Bill aims to ease licensing process for out-of-state educators

Teacher Rochelle Tamiya talks to students while handing out papers in her biology class Friday at Waiakea High School. Lawmakers hope a multistate effort to streamline the teacher licensing process will help ease Hawaii's teacher shortage. (Kelsey Walling/Hawaii Tribune-Herald)

Hawaii is taking part in a multistate effort to address ongoing teacher shortages.

The proposal, addressed in House Bill 846, would create a “teacher mobility compact” and committee that would streamline the licensing process for those with out-of-state qualifications.


“Licensure can be a burdensome process, and we have a responsibility to do what we can to remove barriers to solving our teacher shortage problem,” said Hilo Rep. Chris Todd, a Democrat who co-introduced the bill. “This bill is an attempt to streamline the process.”

As of June 2022, the state Department of Education reported Hawaii County was short 196 classroom teachers, with 41 vacancies in the Hilo-Waiakea complex, 50 in the Ka‘u-Keaau-Pahoa complex, and 105 in the Honokaa-Kealakehe-Kohala-Konawaena complex.

According to the Hawaii State Teachers Association, the number of teachers leaving Hawaii has increased by more than 70% since 2012.

Regarding the measure, HSTA on Friday declined to comment.

In written testimony, DOE Superintendent Keith Hayashi favored addressing the shortage, but deferred to the Hawaii Teachers Standards Board regarding implementation of the proposed compact.

“The (DOE) acknowledges that there is a shortage of teachers for certain subject areas and rural or remote geographic areas which can lead to requiring the hiring of individuals who are not certified,” Hayashi wrote. “This compact may allow more licensed out-of-state teachers to be quickly considered for hiring in these areas.”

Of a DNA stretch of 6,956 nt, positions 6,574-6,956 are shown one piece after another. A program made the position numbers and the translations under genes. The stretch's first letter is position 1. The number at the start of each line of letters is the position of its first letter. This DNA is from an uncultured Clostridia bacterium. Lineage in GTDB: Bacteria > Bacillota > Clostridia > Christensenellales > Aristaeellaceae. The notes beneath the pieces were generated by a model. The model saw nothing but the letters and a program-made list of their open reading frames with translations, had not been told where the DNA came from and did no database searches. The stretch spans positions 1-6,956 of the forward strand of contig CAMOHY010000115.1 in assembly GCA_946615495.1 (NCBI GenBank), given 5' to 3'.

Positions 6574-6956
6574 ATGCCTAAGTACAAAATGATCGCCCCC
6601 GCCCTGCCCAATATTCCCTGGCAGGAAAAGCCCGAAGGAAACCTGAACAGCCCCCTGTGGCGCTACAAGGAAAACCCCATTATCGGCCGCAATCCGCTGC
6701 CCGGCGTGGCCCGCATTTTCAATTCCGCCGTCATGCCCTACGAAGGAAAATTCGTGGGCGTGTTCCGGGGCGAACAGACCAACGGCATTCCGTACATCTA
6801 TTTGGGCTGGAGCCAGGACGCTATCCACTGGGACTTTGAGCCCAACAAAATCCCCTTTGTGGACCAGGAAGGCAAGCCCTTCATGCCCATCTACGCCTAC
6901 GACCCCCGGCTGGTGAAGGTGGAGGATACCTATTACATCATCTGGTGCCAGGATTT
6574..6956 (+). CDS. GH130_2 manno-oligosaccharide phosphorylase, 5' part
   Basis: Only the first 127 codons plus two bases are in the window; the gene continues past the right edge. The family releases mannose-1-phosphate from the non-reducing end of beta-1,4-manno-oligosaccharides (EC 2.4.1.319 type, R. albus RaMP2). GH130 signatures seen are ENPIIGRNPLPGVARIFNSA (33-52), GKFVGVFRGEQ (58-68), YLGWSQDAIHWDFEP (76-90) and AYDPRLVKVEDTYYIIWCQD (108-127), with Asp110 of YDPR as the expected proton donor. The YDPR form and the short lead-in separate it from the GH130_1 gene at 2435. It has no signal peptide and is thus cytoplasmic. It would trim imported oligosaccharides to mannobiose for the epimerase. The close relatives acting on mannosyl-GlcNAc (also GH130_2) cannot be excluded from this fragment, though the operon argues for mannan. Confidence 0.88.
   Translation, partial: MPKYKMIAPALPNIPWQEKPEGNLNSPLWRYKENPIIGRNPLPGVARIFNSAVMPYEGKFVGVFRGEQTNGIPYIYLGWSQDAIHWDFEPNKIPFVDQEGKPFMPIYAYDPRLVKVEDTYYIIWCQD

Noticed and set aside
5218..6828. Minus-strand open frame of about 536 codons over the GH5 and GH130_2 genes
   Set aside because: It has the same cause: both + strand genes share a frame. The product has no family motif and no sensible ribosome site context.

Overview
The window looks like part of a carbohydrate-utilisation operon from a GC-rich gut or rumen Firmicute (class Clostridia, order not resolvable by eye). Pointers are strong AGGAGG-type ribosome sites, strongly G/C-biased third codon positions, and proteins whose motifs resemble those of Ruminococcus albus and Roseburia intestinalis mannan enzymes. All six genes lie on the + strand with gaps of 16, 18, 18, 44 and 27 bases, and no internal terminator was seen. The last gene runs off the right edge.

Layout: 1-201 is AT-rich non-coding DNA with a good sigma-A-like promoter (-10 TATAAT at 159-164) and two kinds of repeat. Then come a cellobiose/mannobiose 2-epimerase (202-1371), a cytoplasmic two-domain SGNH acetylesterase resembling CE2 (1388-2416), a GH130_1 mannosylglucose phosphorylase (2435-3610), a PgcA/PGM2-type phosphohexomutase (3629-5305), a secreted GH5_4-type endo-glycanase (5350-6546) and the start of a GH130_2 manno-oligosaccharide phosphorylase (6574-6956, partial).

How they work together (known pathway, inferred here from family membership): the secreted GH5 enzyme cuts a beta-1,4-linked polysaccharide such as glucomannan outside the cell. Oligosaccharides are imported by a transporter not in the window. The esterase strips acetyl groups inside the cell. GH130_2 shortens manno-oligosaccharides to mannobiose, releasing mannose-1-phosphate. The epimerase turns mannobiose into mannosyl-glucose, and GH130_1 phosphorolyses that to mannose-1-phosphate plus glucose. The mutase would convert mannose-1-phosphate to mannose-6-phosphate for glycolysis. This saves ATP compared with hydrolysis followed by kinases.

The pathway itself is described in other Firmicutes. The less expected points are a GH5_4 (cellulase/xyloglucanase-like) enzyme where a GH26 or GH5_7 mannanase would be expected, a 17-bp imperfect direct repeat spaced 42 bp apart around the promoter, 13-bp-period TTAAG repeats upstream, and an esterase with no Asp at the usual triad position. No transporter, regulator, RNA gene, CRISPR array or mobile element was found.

The Hawaii Teachers Standards Board currently requires teachers to have a bachelor’s degree and be licensed.

“In order for them to be actually employed with the department, they have to go and w ork with the Hawaii Teachers Standards Board in either receiving a license or permit,” DOE spokesperson Sean Bacon said Thursday during a House Committee on Education hearing. “If they do have the license or permit that’s been issued through the standards board, then they’re eligible to be working in the department.”

For the new compact to take effect, 10 states throughout the U.S. would need to approve it.

So far, Colorado, in addition to Hawaii, have voted to send the legislation forward in a hearing.

Additional statehouses considering the compact include Washington, Kansas, Georgia and Mississippi.

“Anytime there’s a bold new idea at the Legislature, it can take time to work out some kinks, and this bill may have a tough path ahead,” Todd said via email. “Whether it’s this year or in a future legislative session, I do believe there is support for this interstate compact model, and I’m hopeful we can see progress very soon.”

The idea was initially proposed by the U.S. Department of Defense as a way to support military spouses that travel and teach in various states.

During Thursday’s hearing, Oahu Rep. Amy Perruso noted that active-duty military members and their spouses are exempt from paying income tax if they are a state or county employee, adding the bill did not address whether or not these qualifying individuals could opt out as well.

Hawaii Teachers Standards Board Executive Director Felicia Villalobos deferred to the DOE during the hearing for employment-related issues such as the income tax question, and whether or not any union membership requirements would have to be met by transitioning teachers.

While Todd acknowledged the teacher shortage, he favored prioritizing local hires.

“My preference is we exhaust all options we have here, locally, to address our teacher shortage without importing educators from other states,” he said. “In a lot of ways, bringing in teachers from the mainland can feel like a band-aid due to poor teacher retention.”

Other factors creating low retention rates include the cost of living and the average annual salary for public school teachers in Hawaii.

A 2022 report from WalletHub listed Hawaii as the worst state in the nation for teachers when analyzing 24 key metrics. Hawaii had the lowest annual salary for public school teachers, listed at $47,156. It also had a lower average starting salary, listed at $33,327.

In comparison, the National Center for Education Statistics lists the national annual salary average for teachers at roughly $65,000, about $18,000 more than the state’s average.

“This bill will not solve the entirety of our teacher shortage problems,” said Todd. “But it could be part of a more comprehensive solution.”

Email Grant Phillips at

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